Application to Geometry

 

 

 

 

 

 

Given some fixed points in the plane or in 3-D space, many problems require finding some geometric figures passing through these points. The examples we are going to see in this page require knowledge of solving linear systems and computing determinants.

 

Application 1 Let A1 = (x1, y1) and A2 =(x2, y2) be two fixed points in the plane. Find the equation of the straight line L going through A1 and A2.

 

Solution Let M= (x, y) be an arbitrary point on L, then one can find three constants a, b and c satisfying

 

 

Since A1 and A2 are on L, one has

 

 

Together with the above equation, we have a homogeneous system in three equations and three variables a, b and c:

 

 

Since we know that there will be a line through A1 and A2 ; this system will have at least one solution (a, b, c). However, if (a, b, c) is a solution, so is k(a, b, c) for any scalar k and so the system has infinitely many solutions. Therefore, the determinant of the coefficient matrix must be zero:

 

 

For example if A1=(-1, 2) and A2= =(0,1), then the equation of the line L is in this case:

 

 

 

or

 

Application 2 Given three points A1=(x1, y1), A2=(x2, y2) and A3=(x3, y3) in the plan (and not on the same line), find the equation of the circle going through these points.

Solution If M =(x, y) is an arbitrary point on the circle, then we can write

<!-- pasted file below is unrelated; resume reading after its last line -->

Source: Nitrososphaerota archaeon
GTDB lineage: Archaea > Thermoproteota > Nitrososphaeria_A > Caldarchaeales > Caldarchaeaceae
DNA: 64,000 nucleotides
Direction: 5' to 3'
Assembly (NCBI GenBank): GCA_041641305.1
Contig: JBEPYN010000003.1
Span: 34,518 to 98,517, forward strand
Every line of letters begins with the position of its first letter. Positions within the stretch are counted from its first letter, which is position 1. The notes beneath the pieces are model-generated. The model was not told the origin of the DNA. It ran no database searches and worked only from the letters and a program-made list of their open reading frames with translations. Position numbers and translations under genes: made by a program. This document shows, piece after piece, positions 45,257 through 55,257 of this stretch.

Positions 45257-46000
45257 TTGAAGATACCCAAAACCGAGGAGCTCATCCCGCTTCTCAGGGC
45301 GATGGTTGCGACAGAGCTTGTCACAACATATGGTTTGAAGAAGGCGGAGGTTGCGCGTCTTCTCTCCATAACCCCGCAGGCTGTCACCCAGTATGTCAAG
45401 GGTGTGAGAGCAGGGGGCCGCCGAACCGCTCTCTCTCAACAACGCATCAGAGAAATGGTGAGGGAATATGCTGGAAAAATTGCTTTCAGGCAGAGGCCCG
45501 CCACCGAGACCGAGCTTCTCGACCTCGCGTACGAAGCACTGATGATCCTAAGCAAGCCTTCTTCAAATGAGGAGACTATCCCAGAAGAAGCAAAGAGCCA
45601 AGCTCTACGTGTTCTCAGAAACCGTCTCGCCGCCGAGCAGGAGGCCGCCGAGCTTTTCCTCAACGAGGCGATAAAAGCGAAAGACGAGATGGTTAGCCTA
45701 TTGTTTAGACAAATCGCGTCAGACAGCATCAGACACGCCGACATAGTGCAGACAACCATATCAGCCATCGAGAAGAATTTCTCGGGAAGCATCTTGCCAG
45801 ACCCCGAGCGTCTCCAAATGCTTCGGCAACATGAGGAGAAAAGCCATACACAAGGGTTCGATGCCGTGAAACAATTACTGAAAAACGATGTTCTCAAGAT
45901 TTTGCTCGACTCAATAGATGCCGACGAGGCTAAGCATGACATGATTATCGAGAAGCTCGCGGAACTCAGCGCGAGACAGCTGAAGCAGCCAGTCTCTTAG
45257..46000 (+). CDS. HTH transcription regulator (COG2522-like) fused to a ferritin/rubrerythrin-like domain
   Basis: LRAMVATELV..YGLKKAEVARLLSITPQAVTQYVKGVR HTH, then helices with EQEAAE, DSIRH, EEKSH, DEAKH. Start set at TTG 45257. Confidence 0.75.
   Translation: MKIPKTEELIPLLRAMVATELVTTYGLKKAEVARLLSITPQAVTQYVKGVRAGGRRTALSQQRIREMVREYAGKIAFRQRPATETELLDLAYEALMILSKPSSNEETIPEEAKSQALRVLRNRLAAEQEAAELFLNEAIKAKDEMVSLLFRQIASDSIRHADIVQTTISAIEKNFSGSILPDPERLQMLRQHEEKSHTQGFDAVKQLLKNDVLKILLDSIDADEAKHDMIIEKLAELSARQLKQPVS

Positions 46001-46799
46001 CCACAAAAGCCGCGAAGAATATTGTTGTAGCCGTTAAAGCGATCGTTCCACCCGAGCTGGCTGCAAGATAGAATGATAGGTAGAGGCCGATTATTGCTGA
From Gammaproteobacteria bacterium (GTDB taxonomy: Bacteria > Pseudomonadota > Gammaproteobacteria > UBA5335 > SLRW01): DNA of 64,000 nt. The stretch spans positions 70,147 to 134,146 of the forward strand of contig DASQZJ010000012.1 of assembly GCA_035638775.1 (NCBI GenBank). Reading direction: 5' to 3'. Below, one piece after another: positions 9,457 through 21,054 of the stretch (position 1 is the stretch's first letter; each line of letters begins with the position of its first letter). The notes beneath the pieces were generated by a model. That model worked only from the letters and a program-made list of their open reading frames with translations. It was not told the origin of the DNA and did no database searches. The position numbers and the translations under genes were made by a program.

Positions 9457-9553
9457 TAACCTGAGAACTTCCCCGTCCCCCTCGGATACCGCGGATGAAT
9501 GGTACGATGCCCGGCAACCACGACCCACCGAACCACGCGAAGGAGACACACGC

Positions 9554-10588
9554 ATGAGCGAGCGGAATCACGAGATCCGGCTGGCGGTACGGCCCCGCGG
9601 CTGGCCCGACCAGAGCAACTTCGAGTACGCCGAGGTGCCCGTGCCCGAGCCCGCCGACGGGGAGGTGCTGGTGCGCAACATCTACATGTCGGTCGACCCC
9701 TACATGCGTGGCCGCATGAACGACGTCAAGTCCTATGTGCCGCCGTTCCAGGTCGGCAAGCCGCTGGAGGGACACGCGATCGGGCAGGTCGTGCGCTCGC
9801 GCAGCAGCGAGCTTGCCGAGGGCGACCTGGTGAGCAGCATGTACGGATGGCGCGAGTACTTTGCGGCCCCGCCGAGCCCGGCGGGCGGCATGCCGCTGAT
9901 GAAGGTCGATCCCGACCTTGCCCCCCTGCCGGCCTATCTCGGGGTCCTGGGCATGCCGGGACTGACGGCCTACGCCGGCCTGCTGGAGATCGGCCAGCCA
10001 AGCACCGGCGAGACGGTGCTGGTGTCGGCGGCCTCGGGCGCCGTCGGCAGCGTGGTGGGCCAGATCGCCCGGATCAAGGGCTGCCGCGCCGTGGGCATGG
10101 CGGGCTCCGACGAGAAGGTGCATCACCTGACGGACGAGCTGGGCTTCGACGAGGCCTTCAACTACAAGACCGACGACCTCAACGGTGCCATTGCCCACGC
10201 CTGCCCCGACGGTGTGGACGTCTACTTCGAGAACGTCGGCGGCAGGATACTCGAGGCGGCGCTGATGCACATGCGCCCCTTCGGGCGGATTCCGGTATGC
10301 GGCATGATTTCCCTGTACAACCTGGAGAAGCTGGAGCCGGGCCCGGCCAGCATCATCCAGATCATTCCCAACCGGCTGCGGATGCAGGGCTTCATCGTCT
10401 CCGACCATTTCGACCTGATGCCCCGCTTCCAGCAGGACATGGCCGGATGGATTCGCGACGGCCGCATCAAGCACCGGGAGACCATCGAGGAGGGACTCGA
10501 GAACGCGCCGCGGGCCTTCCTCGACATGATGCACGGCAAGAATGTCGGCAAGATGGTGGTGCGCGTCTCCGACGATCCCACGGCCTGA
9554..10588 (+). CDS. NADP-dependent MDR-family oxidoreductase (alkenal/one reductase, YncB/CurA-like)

where a, b, c and d are constants. Substituting the three points in the above equation gives the following homogeneous system in four equations and four variables a, b, c and d:

 

 

As in Example 1, the system has infinitely many solutions. So, the determinant:

 

 

For example, to find the equation of the circle going through the points A1 (1, 0), A2 (-1, 2) and A3 (3, 1), we write

 

 

which gives after simplification

 

 

Of course, this can be written as

 

The circle has (7/6, 13/6) as center and ÷37/18 as radius.

 

Application 3 The Equation of the orbit of a planet. For this application, you need to know the following

1.      The general equation of a conic section in the plane (a parabola, hyperbola, or ellipse) is given by Ax2+Bxy+Cy2+Dy+E=0 where A, B, C, D, and E are constants.

2.      Keplerís first law: the orbit of an asteroid about the sun must be an ellipse.

 

An astronomer who wants to determine the orbit of an asteroid about the sun sets up a Cartesian coordinate system in the plane of the orbit with the sun at the origin. Then the astronomer makes five observations of the position of the asteroid in this system at five different times. This gives five different points on the orbit.

 

 

Suppose these points are:

.

Substituting these points in the general equation of a conic section given above, we get the following:

 

 

 

 

 

After expansion and simplification of the determinant, we get the following equation of the orbit:

 

 

Application 4†† Suppose we have three points A1 = (x1, y1, z1), A2=(x2, y2, z2) and A3=(x3, y3, z3) in the space (and not on the same line). Find the equation of the plane going through these points.

 

Solution The general equation of a plane is

 

Note that as before, multiplying this equation by a any non-zero constant yields an equation of the same plane.

 

If M =(x, y, z) is an arbitrary point on the plane, then substituting the coordinates of A1, A2, A3 and M in the above equation gives the following homogeneous system in the variables :

 

 

 

Again, the system cannot have a unique solution, so

 

 

 

For example, the equation of the plane going through the points (1, -1, 3), (0, 1, 7) and (4,0,-1) is

 

 

 

 

whichgives after simplification: